Help with Critical Power Profile test

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Help with Critical Power Profile test

Postby cant_stop » Sun May 26, 2013 12:22 pm

Hi everyone,
I've done a quick search and didn't find anything relevant so I hope this hasn't been raised before, but I was looking for some advice on developing a Critical Power Profile.

A BNA member (nickobec) has kindly lent me a power tap power meter for a week (thanks again Nick!), so I'm trying to figure out my FTP and CPP. However, I'm not very good at pacing myself and am looking for some information on approximate heart rates to aim for (with respect to LTHR) for the 6, 12 and 30 minute tests. I realise for shorter intervals HR is not very useful, and obviously the interval starts when exertion starts, not when a particular HR is reached, but I've never done these kinds of maximum intensity intervals before so any kind of rough idea will help.

Also, which (free) programs would you reccommend for developing the CPP graph? I'm pretty handy with excel if there isn't such a program.

Thanks,

Matt
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by BNA » Sun May 26, 2013 12:49 pm

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Re: Help with Critical Power Profile test

Postby nickobec » Sun May 26, 2013 12:49 pm

cant_stop wrote:Also, which (free) programs would you reccommend for developing the CPP graph? I'm pretty handy with excel if there isn't such a program.

Golden Cheetah is an invaluable free tool, plot CP for single rides and over all rides.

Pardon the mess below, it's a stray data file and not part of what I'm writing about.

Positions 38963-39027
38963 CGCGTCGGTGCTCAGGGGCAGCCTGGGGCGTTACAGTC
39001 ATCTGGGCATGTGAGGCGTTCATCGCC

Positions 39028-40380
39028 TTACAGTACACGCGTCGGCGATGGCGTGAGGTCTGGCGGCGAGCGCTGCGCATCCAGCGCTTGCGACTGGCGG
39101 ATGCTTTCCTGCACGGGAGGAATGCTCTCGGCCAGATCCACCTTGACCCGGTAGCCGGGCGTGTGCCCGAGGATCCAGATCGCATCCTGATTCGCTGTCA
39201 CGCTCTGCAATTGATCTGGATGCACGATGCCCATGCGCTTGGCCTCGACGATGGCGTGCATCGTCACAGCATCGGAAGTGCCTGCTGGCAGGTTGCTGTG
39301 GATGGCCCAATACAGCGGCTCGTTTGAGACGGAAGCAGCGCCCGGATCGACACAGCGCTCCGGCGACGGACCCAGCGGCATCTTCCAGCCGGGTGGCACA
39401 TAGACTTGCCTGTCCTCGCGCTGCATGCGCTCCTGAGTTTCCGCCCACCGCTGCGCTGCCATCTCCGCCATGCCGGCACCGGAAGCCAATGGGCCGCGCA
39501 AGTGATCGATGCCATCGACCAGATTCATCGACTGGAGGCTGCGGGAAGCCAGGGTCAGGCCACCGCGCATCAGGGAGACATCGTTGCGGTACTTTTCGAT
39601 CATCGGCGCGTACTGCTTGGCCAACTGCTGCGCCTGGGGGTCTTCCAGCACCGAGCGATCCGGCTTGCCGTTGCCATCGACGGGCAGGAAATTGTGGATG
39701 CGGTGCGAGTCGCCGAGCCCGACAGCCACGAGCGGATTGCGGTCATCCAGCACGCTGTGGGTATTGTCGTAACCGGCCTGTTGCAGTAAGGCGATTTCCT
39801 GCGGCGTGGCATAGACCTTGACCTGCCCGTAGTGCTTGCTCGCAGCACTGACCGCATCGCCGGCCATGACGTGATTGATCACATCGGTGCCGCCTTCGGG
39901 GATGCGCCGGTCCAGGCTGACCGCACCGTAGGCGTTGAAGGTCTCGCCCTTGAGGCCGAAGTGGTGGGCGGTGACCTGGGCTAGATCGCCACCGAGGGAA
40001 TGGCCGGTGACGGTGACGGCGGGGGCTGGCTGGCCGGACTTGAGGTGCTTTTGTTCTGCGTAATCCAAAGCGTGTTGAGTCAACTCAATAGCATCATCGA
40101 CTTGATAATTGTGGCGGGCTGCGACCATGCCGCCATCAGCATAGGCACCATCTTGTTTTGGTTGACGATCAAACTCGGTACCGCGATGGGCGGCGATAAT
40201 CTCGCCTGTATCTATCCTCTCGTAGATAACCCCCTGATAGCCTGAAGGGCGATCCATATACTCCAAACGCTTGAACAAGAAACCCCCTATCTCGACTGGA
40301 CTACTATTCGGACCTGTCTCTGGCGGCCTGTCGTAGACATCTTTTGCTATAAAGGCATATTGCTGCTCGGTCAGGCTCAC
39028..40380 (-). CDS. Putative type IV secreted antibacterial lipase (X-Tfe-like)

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Re: Help with Critical Power Profile test

Postby cant_stop » Sun May 26, 2013 12:53 pm

Thanks Nick i'll download that now.
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Re: Help with Critical Power Profile test

Postby Alex Simmons/RST » Sun May 26, 2013 1:16 pm

HR is unusable to pace the shorter tests well.

Pacing well is something you learn by performing such tests and interval efforts. Sometimes you generate better average power the next time because you pace better.

CP is just the slope of the energy - duration plot.

Just plot the three data points with energy* (joules) on vertical axis and duration on the horizontal axis (seconds). If they were maximal well paced efforts, they points should be on a straight line.

Critical Power is the slope of this line.

The intercept of the vertical axis is a measure of your anaerobic work capacity (joules).


* to get joules for each effort it's just the average power (watts) x duration (seconds).
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Re: Help with Critical Power Profile test

Postby cant_stop » Sun May 26, 2013 2:02 pm

Thanks for the rply Alex. Is it correct that the purpose of a CP test is to determine ones anaerobic work capacity? Also, what does this value tell you, what is it used for? Thanks
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